Brian Martin: writings on demarchy and democracy

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Demarchy; random selection of decision makers

Demarchy is an alternative to electoral democracy based on a network of numerous decision-making groups. Each group deals with a specific function, such as transport, land use or health services in a local area. The membership of each body is chosen randomly from all who volunteer to be on it.

Lyn Carson and Brian Martin. Random selection of citizens for technological decision making. Science and Public Policy, Vol. 29, No. 2, April 2002, pp. 105-113.

Lyn Carson and Brian Martin. Random Selection in Politics (Westport, CT: Praeger, 1999). Historical, contemporary and possible future uses of random selection for choosing decision makers.

Brian Martin. Democracy without elections. Social Anarchism, No. 21, 1995-1996. A lengthy article on problems with representative democracy, standard alternatives and their limitations, and demarchy.
Reprinted in Finnish in Timo Ahonen et al. (eds.), Väärin Ajateltua: Anarkistisia Puheenvuoroja Herruudettomasta Yhteiskunnasta (Kampus Kustannus, 2001), pp. 113-144. A truncated version appeared in Bulletin of Anarchist Research, No. 25, pp. 8-20 (Autumn 1991). An earlier, greatly abridged version appeared in Social Alternatives, Vol. 8, No. 4, January 1990, pp. 13-18. Reprinted in Russian in Black Line, supplement, 1993, pp. 7-27. Revised version in Howard Ehrlich (ed.), Reinventing Anarchy Again (Edinburgh: AK Press, 1996), pp. 123-136.

Brian Martin. Are elections the ultimate in democracy? Green Left, 14 July 1993, p. 12.

Brian Martin. Demarchy: a democratic alternative to electoral politics. Kick It Over, No. 30, Fall 1992, pp. 11-13. A short treatment of demarchy plus a critique by Nils Connor.

Review of John Burnheim, Is Democracy Possible?, in Social Anarchism, No. 15, 1990, pp. 78-81.

Demarchy (pamphlet). Wollongong: By Lot, 1989, revised 2001. The basic ideas of demarchy.



Brian Martin. Effective crisis governance. In State of the World 2013. Is Sustainability Still Possible? Erik Assadourian and Tom Prugh, project directors; Linda Starke, editor (Washington, DC: Island Press, 2013), pp. 269-278, 416-417. The advantages of flexible governance in a crisis.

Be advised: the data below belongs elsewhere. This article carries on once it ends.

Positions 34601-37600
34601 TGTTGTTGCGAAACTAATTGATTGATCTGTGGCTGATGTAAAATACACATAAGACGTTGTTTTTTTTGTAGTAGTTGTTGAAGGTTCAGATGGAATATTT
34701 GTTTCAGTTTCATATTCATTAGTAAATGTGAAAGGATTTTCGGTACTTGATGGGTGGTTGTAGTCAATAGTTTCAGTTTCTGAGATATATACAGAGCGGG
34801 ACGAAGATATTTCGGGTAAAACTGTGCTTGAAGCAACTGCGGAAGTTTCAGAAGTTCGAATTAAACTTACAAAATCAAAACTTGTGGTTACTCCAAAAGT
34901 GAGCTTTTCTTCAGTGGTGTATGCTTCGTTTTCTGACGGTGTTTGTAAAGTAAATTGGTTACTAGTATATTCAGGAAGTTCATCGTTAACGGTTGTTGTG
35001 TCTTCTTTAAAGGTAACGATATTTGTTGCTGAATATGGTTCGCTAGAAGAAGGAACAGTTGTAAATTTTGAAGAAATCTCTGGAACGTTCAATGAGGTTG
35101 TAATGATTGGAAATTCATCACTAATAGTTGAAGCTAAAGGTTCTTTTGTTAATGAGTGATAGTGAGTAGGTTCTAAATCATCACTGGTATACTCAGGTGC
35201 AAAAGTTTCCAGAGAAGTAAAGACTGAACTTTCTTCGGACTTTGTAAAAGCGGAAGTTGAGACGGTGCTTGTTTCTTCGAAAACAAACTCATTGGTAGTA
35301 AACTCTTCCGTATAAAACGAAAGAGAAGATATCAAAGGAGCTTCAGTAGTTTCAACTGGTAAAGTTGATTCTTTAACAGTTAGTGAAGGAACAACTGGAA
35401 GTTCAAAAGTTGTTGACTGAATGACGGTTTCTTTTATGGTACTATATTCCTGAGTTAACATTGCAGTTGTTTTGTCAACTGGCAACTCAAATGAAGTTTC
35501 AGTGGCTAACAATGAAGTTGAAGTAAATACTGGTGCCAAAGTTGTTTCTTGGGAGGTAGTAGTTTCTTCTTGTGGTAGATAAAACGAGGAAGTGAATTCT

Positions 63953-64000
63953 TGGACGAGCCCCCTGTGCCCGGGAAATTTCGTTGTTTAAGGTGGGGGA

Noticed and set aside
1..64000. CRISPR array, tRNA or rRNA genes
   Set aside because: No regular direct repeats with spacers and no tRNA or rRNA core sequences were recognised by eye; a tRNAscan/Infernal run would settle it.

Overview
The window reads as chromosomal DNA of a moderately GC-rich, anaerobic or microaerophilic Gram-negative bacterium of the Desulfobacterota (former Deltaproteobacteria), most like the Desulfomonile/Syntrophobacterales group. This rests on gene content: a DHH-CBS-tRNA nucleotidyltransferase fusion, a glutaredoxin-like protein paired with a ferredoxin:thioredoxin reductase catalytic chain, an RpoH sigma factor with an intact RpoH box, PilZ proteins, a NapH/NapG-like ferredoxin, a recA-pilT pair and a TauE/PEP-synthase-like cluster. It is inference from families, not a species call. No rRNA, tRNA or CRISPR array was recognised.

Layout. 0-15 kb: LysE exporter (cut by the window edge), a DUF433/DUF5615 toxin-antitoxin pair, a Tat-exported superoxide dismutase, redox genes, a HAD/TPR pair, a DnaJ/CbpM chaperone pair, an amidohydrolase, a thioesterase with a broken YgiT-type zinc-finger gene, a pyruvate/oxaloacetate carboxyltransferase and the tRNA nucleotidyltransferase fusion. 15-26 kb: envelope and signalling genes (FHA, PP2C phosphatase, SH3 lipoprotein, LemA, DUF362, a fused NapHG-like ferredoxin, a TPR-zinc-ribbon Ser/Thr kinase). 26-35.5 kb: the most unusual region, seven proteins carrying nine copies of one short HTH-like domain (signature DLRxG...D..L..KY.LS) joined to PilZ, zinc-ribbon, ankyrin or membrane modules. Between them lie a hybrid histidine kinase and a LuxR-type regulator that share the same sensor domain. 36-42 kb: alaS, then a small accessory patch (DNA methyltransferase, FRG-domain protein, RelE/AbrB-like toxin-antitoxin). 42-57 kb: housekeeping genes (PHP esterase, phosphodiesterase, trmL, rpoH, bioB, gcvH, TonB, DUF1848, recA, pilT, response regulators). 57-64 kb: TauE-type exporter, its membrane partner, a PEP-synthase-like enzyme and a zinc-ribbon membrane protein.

Chris Barker and Brian Martin. Participation: the happiness connection. Journal of Public Deliberation, Vol. 7, Issue 1, Article 9, 2011, pp. 1-16,

Lyn Carson and Brian Martin. Social institutions in East Timor: following in the undemocratic footsteps of the West. Portuguese Studies Review, Vol. 11, No. 1, 2003, pp. 123-136.

Brian Martin. Australian republic: so what? Freedom, Vol. 60, No. 24, 11 December 1999, p. 6; a version appeared in Broad Left (Wollongong), No. 110, December 1999, p.2.

Brian Martin. Protest in a liberal democracy. Philosophy and Social Action, Vol. 20, Nos. 1-2, January-June 1994, pp. 13-24. An earlier version appeared in Human Rights Commission, The Right of Peace Protest Seminar, Canberra, 3-4 July 1986 Papers, Occasional Paper No. 14 (Canberra: Australian Government Publishing Service, 1986), pp. 93-117.

Brian Martin. Australian political antics. Freedom, Vol. 53, No. 4, 22 February 1992, p. 4.

Brian Martin. Compulsory voting: a useful target for anti-state action? The Raven, Vol. 4, No. 2, April-June 1991, pp. 130-139.

Brian Martin. Green election fever. Chain Reaction, No. 59, pp. 24-27 (Spring 1989).

Brian Martin. Left in the cold as ALP shifts right. Advertiser, 28 October 1987, p. 9.

Brian Martin. Environmentalism and electoralism. Ecologist, Vol. 14, No. 3, pp. 110-118 (1984).


Also of interest

F. E. Emery, Toward Real Democracy and Toward Real Democracy: Further Problems (Toronto: Ontario Ministry of Labour; Ontario Quality of Working Life Centre, 1989). 10MB